There's a huge opportunity in robotics for early career computer scientists

Greg Nichols for ZDNet:  There's a major roadblock to deeper market penetration of enterprise robotics, and a new generation of early career computer scientists and more seasoned software engineers may hold the answer.

I recently had a chance to speak with Maya Cakmak, assistant professor at the University of Washington, Computer Science & Engineering Department, where she directs the Human-Centered Robotics Lab.

Professor Cakmak's research centers on human-machine interaction, and in particular programming by demonstration (PbD).

To understand PbD, consider collaborative robots from companies like ABB and Kuka. The units consist of articulated arms that can be programmed to help workers do a variety of things, such as pick and place objects, test devices and components, and perform simple but precise manufacturing tasks.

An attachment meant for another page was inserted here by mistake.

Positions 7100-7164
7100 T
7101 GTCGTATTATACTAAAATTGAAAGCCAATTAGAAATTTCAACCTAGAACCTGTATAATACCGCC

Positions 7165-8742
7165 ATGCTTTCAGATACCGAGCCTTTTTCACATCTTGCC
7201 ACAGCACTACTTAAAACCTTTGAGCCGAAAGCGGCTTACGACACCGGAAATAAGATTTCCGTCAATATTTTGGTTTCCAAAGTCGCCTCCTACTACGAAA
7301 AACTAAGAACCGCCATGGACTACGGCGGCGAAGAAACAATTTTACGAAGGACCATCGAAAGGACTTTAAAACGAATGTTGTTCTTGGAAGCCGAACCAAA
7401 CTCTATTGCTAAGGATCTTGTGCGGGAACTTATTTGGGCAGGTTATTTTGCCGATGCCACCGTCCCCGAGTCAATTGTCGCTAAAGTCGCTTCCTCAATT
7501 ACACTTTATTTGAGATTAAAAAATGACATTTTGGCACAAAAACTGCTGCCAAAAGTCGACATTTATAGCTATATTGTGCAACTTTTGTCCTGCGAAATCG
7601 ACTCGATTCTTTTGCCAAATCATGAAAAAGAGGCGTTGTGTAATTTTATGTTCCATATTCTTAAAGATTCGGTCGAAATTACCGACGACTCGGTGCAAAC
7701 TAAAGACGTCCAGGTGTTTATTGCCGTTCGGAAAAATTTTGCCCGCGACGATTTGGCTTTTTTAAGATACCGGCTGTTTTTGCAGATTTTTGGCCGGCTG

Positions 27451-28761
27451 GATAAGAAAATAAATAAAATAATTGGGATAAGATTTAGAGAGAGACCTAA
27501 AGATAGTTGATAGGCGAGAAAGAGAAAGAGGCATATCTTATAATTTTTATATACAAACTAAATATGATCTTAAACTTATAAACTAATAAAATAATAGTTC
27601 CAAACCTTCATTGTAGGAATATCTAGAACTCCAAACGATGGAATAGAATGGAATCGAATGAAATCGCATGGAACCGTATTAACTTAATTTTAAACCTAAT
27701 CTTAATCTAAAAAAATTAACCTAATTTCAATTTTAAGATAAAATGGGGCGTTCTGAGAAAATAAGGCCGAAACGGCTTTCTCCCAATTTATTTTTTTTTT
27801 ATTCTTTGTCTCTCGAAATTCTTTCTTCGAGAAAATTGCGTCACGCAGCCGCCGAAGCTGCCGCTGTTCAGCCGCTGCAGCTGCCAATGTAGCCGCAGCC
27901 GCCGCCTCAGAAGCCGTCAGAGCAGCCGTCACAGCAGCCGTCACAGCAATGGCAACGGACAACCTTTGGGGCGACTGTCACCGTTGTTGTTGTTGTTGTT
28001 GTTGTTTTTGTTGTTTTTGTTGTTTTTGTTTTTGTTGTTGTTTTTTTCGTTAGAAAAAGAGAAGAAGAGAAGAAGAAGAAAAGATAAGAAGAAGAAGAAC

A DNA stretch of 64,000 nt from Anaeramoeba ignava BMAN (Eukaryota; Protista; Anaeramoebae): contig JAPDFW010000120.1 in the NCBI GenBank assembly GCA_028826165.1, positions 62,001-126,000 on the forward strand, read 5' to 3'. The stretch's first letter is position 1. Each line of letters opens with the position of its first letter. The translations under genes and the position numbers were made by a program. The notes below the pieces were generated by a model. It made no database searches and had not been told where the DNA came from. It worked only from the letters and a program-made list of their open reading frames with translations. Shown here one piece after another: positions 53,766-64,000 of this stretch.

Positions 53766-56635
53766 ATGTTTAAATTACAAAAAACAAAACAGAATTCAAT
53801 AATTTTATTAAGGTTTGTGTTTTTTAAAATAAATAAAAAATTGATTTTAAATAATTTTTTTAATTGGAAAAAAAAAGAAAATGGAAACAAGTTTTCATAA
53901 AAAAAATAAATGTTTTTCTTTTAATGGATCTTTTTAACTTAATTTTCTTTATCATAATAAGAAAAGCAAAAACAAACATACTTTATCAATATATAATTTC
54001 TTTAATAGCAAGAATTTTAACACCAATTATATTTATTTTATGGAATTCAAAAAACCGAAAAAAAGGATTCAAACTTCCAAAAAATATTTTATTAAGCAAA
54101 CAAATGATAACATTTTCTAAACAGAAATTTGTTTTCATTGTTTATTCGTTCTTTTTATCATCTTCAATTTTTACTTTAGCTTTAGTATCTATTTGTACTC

So-called "cobots" are relatively inexpensive and operate alongside humans, and many of the use cases involve small- to mid-sized businesses. That should be huge for adoption, but the dam hasn't broken just yet.

The reason is that programming a robot is no easy task, which presents challenges when it comes to deployment. That's particularly true of small- and mid-sized businesses, which are unlikely to have a qualified roboticist onboard. As robots become more complex, capable, and sensor-rich, the problem will only compound.  Full Article:

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ST Robotics Develops the Workspace Sentry for Collaborative Robotics

ST Robotics Develops the Workspace Sentry for Collaborative Robotics

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